What an emotive word Harvest is. I never fail to be aroused by the word that to me expresses the fruition of our lives, our loves, and our whole purpose for being. I was but small when the joy of the harvest was made clear to me. It was the climax to the agricultural year when crops were harvested, as it was for the horticultural year too when fruit was picked, vegetables gathered and the lazy days of summer seduced us all with all its fecundity.
Our families were not farmers, or workers on the land merely neighbours of such activities. For me the hay grew in the field at the bottom of the garden. My Dad walked through the still dark meadow as a short cut to get to the railway station to catch his train to work. He had a nodding acquaintance with the cows in that meadow that accepted his need to cross their food bowl with the mist still rising in the early dawn, and the night owls returning to nest after a picking up a mouse or two.
Later the local farmer would encourage us boys to gather up the mown hay and build it into stooks that he could load more easily when labour was so short in the war years. Those with the largest stack would get some small prize such as a second hand jigsaw puzzle that we worked so hard to obtain.
One Aunt and her family spent a week or so hop picking. We were enticed once to join cousins our own age on that adventure but soon found that the work was hot and back breaking and small hands were stained for days after and red raw with the effort of plucking the hops from the vine. The pungent smell of the hops however was enticing and no doubt when grown up and drinking the amber liquid older minds would recall the source of the flavour.
Gardens were large when I was small: large enough to grow much of the household vegetables. My Dad grew the basics such as potatoes, carrots, runner beans and cabbages. Other uncles were far more adventurous achieving mighty crops of onions, leeks, Savoy cabbages, broccoli, broad beans and marrows. Naturally we boys had our own pathetic rows of beetroot and radishes which grew well and quickly from our neglect. For adults though their gardens were never big enough. Wartime and the extended rationing period after the conflict enabled those keen enough to garden council allotments. Some fathers spent more time there than at home. They built little sheds for their tools but in reality it was their retreat from everyday life. A place to sit to watch the garden grow, to smoke and chat with neighbours working on their gardens and no doubt as a blessed respite from nagging at home.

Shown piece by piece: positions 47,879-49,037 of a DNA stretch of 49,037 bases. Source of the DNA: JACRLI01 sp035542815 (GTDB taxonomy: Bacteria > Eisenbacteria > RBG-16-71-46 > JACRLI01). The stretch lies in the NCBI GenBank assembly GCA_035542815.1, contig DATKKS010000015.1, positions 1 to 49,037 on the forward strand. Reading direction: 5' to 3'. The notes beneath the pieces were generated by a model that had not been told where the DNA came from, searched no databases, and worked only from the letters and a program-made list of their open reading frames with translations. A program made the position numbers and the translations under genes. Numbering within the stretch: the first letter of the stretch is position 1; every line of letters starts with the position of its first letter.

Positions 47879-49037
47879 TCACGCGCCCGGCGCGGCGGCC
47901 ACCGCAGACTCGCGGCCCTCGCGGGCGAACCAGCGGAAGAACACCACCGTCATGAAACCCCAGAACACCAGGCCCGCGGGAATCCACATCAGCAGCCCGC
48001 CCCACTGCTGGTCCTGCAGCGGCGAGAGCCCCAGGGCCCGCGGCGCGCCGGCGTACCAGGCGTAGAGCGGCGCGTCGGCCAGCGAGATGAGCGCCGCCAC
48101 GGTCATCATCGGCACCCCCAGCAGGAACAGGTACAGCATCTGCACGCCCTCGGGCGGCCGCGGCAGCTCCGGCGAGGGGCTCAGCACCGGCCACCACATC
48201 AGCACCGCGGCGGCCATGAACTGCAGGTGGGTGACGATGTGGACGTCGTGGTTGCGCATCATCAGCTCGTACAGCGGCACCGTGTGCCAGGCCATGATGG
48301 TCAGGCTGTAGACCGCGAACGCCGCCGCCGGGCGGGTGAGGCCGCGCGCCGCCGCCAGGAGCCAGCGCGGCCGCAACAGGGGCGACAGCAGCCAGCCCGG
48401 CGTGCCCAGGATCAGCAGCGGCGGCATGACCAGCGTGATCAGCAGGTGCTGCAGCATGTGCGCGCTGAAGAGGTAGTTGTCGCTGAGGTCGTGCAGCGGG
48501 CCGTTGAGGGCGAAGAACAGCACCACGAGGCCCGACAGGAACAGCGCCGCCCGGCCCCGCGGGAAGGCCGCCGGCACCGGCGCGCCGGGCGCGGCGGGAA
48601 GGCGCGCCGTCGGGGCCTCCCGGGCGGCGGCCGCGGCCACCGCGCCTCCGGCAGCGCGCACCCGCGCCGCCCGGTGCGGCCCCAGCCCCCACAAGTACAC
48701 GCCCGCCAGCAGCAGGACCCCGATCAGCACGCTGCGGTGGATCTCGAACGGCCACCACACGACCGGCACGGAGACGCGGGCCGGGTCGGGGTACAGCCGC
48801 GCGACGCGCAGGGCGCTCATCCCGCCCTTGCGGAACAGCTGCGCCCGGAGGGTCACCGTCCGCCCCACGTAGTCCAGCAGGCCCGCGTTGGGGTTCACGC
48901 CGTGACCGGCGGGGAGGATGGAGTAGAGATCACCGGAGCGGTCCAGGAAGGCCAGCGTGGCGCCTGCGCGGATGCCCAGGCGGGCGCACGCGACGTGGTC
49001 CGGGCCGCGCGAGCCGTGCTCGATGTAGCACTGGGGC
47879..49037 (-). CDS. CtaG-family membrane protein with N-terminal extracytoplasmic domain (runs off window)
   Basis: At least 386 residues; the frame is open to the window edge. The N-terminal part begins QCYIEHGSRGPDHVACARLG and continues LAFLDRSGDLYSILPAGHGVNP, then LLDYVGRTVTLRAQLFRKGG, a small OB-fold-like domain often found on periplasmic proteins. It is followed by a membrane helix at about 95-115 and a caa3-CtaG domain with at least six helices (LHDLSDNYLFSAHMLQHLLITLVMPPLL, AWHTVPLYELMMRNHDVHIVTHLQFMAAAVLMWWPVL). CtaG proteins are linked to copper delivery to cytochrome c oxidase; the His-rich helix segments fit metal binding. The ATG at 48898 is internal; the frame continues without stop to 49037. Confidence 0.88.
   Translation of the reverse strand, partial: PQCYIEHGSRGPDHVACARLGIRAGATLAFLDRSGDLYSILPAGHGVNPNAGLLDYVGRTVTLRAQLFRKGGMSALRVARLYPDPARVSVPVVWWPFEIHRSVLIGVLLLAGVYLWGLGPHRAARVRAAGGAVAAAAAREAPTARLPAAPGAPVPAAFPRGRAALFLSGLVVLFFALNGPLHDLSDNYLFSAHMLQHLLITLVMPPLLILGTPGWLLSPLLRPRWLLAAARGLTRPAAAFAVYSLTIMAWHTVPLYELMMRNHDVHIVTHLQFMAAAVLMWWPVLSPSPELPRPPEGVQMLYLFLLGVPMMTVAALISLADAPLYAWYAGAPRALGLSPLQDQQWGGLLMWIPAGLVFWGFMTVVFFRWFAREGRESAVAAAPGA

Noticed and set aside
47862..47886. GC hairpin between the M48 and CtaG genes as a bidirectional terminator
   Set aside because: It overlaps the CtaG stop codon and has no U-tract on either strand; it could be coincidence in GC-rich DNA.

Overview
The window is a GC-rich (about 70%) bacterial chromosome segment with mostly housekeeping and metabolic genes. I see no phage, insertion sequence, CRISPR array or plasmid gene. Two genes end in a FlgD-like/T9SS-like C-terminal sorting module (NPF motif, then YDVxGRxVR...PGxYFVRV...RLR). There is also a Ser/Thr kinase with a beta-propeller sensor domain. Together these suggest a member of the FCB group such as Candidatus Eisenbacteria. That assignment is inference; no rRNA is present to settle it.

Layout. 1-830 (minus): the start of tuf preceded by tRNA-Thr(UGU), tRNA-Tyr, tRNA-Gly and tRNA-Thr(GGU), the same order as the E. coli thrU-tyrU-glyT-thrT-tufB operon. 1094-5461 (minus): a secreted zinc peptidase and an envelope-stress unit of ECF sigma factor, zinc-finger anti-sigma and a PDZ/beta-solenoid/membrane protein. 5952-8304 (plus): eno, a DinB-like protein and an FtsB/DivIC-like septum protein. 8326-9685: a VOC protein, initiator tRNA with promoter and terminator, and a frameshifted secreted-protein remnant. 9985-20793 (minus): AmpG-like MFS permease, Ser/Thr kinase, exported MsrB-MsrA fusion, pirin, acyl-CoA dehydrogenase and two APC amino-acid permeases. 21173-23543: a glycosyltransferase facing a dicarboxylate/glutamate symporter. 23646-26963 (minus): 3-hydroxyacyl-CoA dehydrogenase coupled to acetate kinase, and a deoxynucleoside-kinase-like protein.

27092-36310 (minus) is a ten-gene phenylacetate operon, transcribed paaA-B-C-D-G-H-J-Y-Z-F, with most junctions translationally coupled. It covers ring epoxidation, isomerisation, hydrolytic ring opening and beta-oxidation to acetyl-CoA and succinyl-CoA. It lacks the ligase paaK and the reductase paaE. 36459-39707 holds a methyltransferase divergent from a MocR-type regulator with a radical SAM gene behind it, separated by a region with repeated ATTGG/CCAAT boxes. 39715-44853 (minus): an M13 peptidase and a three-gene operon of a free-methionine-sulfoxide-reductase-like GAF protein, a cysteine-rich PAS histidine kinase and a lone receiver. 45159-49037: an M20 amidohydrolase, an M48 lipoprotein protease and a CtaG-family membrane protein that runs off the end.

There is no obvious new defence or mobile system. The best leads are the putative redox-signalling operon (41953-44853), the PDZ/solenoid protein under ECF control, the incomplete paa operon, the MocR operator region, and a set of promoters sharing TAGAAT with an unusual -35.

My grandfather had a number of fruit trees in his garden. Apples, pears, plums and damsons were nurtured and harvested in due season. My father tended to ignore the fruit trees in his garden but despite this we had one plum tree, a Victoria plum it was, that thrived on this neglect and produced the most luscious fruit. In my minds eye I can still taste them now.
On occasion as I recall that sweet smell of an English summer my mind drifts back all those years and realizes that there was subtle lesson being taught me then. That lesson is so simple; like the crops, the fruit and the vegetables, we too have been planted here to produce fruit of our own making. This harvest, this product of our shared lives has resulted in some very fine fruit indeed.